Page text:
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Battery charger - cordless drill Ryobi

Discussion in 'Electronic Repair' started by RichK, Sep 9, 2005.

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  1. RichK

    RichK Guest


    More of a puzzler, than repair.

    Item in question is Ryobi cordless drill 7.2V. Bought it with one battery
    and charger. Added another 7.2 V battery from home depot. All's fine some
    far. When I charge the battery, the charger gets somewhat warm, but seems

    Later I found batteries on sale at HD and bought two more. These are
    physically the same and came with short adapter cable for the old charger,
    which had bigger plug. These batteries have a differnet p/n but according
    to Ryobi have the same capacity in mAh and clearly the same voltage. When I
    charge these NEW batteries, the charger gets much hotter.

    Called Ryobi and confirmed all numbers, both batteries are 1300mAh. The
    charger recommended with these new batteries has a different p/n and also
    has lower current rating (200ma vs 400ma original).

    Why would batteries of the same capacity and design, overheat the charger,
    while others do not. TS at Ryobi is not very helpfull. If anything a
    higher cap charger should be less likely to overheat, and it's behaving

  2. webpa

    webpa Guest

    Why do you think the charger is "overheating"? In a practical sense,
    if the charger isn't melting or smoking, then it is probably working as

    Why do you think the new batteries are of the same ""? If they
    were, then they wouldn't draw any more current from the charger (thus
    making it run hotter) than the old batteries. Seems possible the new
    battereis are, in fact, not of the same internal design. The cells may
    use a slightly (or entirely) different chemistry and/or physical
    construction, even though they have the same voltage and current
    ratings. Over the past few years, battery technology has changed very
    substantially, and many of the improvements have been aimed at
    permitting faster charging. Another fact is that no two manufacturing
    facilities make "NiCad" or "Ni-Mh" or "Lithium" cells exactly the same
    way...even when building to the same specs. Finally: If the new
    batteries require an "adaptor cord" to attach them to the old charger,
    that is a pretty substantial hint that SOMETHING is rather different.

    Bottom line: If the new batteries charge and then power the drill, use
    them until they fail to do so.
  3. RichK

    RichK Guest

    ----- Original Message -----
    With the older batteries, the temp of the charger is at a level that I can
    touch and hold my hand on it during the charge cycle of several hours.

    Same charger and new batteries - after 20 min I cannot hold my hand on it.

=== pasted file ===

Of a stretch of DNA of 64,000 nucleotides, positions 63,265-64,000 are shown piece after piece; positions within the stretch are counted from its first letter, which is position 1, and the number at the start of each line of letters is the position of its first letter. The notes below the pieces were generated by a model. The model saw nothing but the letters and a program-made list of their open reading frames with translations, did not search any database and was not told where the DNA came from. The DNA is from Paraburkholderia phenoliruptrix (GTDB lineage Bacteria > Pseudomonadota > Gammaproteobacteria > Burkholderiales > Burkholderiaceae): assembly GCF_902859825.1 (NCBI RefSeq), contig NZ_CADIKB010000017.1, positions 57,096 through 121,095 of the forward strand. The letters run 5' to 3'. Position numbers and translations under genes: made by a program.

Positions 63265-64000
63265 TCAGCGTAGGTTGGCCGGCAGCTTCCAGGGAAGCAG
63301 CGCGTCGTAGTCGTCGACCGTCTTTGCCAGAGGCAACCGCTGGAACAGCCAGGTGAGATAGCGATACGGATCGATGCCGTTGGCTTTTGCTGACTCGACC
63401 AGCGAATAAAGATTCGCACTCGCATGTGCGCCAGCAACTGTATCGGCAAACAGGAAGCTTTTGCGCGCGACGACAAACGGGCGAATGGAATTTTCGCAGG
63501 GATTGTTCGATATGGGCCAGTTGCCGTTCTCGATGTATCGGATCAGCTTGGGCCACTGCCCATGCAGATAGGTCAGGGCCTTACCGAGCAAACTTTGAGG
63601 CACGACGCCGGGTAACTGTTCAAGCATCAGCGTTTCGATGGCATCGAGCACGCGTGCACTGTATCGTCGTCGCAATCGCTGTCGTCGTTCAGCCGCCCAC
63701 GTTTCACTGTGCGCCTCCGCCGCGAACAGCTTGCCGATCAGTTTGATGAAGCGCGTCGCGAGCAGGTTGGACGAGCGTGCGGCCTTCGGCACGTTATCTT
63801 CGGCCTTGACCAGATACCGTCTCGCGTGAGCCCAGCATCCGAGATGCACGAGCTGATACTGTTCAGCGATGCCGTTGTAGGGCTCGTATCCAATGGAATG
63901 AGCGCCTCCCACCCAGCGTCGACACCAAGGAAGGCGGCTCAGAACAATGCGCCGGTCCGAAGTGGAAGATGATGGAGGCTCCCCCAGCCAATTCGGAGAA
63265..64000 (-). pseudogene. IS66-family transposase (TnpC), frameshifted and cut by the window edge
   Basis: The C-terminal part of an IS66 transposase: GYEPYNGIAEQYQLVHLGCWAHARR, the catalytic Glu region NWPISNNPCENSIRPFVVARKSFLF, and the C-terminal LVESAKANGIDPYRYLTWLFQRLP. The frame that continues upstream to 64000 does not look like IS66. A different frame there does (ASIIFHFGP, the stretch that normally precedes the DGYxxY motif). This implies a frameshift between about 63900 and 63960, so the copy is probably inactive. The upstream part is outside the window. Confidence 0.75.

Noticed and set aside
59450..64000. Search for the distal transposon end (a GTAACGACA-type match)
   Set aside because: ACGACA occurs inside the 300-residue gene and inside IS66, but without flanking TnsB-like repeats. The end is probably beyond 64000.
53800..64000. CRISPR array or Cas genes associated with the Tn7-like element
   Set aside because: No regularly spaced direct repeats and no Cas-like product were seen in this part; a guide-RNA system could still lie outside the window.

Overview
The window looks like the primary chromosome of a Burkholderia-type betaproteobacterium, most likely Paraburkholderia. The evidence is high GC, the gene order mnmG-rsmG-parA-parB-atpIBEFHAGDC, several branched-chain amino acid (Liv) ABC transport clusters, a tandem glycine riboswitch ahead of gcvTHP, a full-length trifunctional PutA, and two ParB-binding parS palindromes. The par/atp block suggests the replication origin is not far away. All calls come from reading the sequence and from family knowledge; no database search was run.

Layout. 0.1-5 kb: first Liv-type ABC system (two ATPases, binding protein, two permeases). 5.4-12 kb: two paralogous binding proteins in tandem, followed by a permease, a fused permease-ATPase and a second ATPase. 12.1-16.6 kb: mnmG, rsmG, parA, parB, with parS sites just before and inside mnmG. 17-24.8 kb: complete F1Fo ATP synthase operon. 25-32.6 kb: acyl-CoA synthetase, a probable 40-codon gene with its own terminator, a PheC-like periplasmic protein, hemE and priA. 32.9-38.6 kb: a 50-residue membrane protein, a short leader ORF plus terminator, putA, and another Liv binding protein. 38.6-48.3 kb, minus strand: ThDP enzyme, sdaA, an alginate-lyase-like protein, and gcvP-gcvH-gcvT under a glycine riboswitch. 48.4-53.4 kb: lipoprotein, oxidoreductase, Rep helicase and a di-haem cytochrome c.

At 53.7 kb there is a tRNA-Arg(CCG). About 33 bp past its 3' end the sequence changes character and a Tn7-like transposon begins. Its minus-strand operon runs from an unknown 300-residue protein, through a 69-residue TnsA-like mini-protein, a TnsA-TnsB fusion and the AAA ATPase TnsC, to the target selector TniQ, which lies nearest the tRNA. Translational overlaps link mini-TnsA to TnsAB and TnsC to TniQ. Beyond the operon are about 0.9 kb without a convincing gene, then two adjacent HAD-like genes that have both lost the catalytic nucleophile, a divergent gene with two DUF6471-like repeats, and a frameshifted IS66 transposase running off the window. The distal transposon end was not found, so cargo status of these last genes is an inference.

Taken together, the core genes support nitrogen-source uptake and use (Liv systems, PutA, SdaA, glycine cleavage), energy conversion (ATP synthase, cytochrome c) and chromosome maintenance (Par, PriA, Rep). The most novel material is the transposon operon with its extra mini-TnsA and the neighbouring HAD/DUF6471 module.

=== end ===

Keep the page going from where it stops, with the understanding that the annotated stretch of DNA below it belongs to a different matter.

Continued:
I disconnect it and let it cool. Then plug in again.
    Perhaps this is the question - if they are. Both have the same voltage, mAh
    rating. If Ryobi tech support was better, they would explain the diff.
    There cleary is some diff, as evidenced by the heating of the charger.
    This is why I'm asking the question. Did not think that slight difference
    in chem or construction would make that much diff. NiCad batteries have
    been made for ages and used the same chargers.
    Only one of these 4 batteries clealry says NiCad on it. All others are
    missing that info, although they are meant for the same drill.
    The adapter is a short piece of wire that changes the plug - no electronics
    involved. It is sold with these new batteries to all usage with existing

    The mystery is that these apparently "very similar" batteries have such a
    different characteristics, when it comes to charging.
    In a way they do, but I have been babysitting the charging process, being
    afraid to just leave it on for a long time - fearing a meltdown of the

    Would be much nicer if Ryobi provied good info on their products, so I would
    not have to bother folks here :) Of course you do not find out these
    things until after you buy it and a bit later try and observe.

  4. Ken Weitzel

    Ken Weitzel Guest


    Have no idea at all, but thinking out loud....

    Wonder if the charger wasn't made to charge either regular
    or "quick charge" cells. If so, is it possible that
    there's a current limiting resistor inside the battery
    packs? (in your case, a different value in each of yours)

    Take care.

  5. Ross Herbert

    Ross Herbert Guest

    Ryobi (Japan) sold their brand name to Hong Kong based Techtronic
    Industries in late 1999. Since then Ryobi branded power tools have
    been made in China and they are not a patch on the original Japanese
    made tools, especially when compared to the old Ryobi Tradeline series
    (blue green casing) which were really robust.

    I bought a Chinese Ryobi 14.4V drill a couple of years ago and it came
    with 2 battery packs, all for around AUD100. After a week of use I
    discovered the batteries would not hold a charge and the charger also
    ran pretty hot. Opening the battery packs (screws only securing)
    revealed the NiCd's were of Chinese origin and the battery charger
    design was woeful. It was such a heap of junk and I ended up
    complaining about it so much that Ryobi swapped it for one of their
    new 12V Professional series drills. This was more in keeping with the
    old Japanese Tradeline series and the Ni-Cd's were Panasonic brand
    made in Japan and they would hold a charge quite ok. The charger was
    still a piece of junk and I managed to modify (hacked and plastic
    welded) and old DeWalt charger to accept the Ryobi battery packs and
    it now works well.
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